• Temperament: Good-natured, calm, strong
  • Height: 25-27.5 in. (male), 23-26 in.(female)
  • Weight: 80-115 lbs. (male), 70-95 lbs. (female)
  • Lifespan: 7-10 years
  • Colors: Black, white and brown/rust mix
  • AKC breed popularity: #22 of 196
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Golden Retriever

The Golden Retriever was developed as a breed in the mid-1800s in the Scottish Highlands in an effort to create the ideal gundog. It was a mix of Yellow Retriever and Tweed Water Spaniel (now extinct), as well as a bit of Irish Setter and Bloodhound. It arrived in America in the early 1900s and impressed both hunters and dog show fanciers. The breed found extensive popularity when President Gerald Ford introduced Americans to his Golden named Liberty.

Golden Retrievers are popular family dogs because they are outgoing, trustworthy, easy to train and eager to please. They’re friendly and playful, and a good match for a robust family of growing kids. Goldens are full of energy, and can spend hours just swimming and playing fetch.

The Golden Retriever gets its name, of course, from its dense, lustrous coat of medium-long gold fur.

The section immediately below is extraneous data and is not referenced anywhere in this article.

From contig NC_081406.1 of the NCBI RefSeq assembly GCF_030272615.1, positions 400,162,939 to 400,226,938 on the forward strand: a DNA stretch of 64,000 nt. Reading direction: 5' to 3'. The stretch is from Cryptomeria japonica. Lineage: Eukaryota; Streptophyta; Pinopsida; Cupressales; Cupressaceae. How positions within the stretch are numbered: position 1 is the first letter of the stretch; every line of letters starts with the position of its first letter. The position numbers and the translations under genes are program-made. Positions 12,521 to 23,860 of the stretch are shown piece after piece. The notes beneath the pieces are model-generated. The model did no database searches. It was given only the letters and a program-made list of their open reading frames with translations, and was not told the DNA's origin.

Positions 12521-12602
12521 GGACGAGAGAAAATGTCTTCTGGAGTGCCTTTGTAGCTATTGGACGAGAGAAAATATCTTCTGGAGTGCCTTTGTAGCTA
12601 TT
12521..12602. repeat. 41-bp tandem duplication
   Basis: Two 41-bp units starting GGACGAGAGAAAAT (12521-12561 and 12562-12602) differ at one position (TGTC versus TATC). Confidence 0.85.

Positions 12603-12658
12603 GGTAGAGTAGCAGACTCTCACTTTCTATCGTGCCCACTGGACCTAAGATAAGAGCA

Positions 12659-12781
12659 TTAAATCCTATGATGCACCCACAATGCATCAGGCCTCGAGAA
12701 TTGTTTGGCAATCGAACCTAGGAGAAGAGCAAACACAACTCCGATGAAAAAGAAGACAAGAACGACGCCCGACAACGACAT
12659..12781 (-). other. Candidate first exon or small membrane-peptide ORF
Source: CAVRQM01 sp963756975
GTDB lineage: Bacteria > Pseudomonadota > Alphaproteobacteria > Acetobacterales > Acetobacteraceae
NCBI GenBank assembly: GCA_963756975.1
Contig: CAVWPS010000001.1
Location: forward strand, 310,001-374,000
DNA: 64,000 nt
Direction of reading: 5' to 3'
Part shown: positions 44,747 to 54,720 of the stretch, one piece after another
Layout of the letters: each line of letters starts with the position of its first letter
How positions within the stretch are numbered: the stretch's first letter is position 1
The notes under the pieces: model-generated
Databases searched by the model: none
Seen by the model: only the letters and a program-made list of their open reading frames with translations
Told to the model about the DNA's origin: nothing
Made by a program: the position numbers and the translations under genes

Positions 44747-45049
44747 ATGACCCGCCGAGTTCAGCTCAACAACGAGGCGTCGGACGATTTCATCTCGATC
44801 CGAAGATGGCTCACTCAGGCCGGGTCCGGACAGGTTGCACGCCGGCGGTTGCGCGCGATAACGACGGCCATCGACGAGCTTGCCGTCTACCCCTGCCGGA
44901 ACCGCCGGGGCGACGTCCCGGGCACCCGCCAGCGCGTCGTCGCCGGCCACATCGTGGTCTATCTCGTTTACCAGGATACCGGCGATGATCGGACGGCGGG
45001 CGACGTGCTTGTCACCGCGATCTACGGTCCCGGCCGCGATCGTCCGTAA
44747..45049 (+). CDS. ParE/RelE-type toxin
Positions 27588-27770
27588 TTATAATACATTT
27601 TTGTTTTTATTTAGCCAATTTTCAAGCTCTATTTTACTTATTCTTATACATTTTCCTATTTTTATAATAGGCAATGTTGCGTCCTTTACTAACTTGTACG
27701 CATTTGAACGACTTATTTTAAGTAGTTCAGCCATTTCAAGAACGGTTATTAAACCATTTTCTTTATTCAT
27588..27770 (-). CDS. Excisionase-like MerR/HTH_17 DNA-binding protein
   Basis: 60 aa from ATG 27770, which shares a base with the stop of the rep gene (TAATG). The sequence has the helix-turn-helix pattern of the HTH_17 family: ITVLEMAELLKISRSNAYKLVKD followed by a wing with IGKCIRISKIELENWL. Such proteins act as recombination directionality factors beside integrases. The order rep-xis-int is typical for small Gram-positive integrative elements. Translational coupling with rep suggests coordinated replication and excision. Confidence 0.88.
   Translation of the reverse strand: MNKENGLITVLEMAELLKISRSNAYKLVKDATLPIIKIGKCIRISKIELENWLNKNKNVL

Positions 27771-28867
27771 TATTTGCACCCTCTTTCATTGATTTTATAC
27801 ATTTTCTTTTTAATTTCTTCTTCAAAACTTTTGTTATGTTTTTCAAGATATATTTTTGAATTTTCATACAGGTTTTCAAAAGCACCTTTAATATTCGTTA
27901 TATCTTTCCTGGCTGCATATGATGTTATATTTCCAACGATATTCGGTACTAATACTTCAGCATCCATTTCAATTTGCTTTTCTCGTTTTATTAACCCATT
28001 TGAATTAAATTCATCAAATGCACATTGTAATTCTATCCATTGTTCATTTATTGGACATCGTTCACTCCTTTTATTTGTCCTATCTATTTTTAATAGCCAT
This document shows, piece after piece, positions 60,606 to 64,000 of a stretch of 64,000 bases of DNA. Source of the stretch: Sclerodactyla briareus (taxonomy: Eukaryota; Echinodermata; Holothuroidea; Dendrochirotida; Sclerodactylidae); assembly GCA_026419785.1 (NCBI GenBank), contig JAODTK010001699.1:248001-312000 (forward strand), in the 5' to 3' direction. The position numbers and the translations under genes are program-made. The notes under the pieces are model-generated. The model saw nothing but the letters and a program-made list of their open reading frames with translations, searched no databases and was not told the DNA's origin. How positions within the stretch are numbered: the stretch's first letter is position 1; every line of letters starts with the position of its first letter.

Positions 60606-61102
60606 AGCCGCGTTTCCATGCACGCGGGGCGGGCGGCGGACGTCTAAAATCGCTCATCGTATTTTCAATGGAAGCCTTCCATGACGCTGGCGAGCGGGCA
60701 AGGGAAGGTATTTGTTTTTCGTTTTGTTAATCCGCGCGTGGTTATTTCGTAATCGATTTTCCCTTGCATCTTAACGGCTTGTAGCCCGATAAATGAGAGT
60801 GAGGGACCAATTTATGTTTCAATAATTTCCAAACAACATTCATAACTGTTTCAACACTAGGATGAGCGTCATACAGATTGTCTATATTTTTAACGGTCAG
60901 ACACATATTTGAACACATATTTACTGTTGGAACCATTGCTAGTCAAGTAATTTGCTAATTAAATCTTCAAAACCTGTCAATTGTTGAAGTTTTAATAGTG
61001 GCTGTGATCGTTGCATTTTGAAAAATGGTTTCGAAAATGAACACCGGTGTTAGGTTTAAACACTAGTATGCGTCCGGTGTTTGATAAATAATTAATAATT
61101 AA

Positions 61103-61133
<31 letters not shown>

• Temperament: Friendly, intelligent, devoted
  • Height: 23-24 in. (male), 21.5-22.5 in. (female)
  • Weight: 65-75 lbs. (male), 55-65 lbs. (female)
  • Lifespan: 10-12 years
  • AKC breed popularity: #3 of 196
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Labrador Retriever

The traditional waterdog of Newfoundland, the Labrador Retriever has a history as a duck retriever and fisherman’s mate. They became popular in the early 1800s when English nobles brought them back to England. The English Kennel Club recognized the breed in 1903, and the AKC followed in 1917.

Labrador Retrievers have reigned as America’s favorite breed for 30 years now, and for good reason. The breed standard describes their ideal disposition as “a kindly, outgoing, tractable nature; eager to please and nonagressive towards man or animal. The Labrador has much that appeals to people; his gentle ways, intelligence and adaptability make him an ideal dog.”

The Lab’s smooth, dense coat typically comes in yellow, black and chocolate. They are always friendly, and make enthusiastic pets who bond with the whole family, including other pets and neighbors. Labs are quite athletic, requiring plenty of exercise, especially swimming never-ending games of fetch.

  • Temperament: Friendly, active, outgoing
  • Height: 22.5-24.5 in. (male), 21.5-23.5 in. (female)
  • Weight: 65-80 lbs. (male), 55-70 lbs. (female)
  • Lifespan: 10-12 years
  • AKC breed popularity: #1 of 196


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What Kind of Puppy Are You Looking For?

Let us know what type of puppy you’re considering and when you’re looking to adopt. We’ll get back to you as soon as we’re done feeding, grooming, exercising and playing with our dogs! Better yet, give us a call or text to Bruce at (224) 330-9038.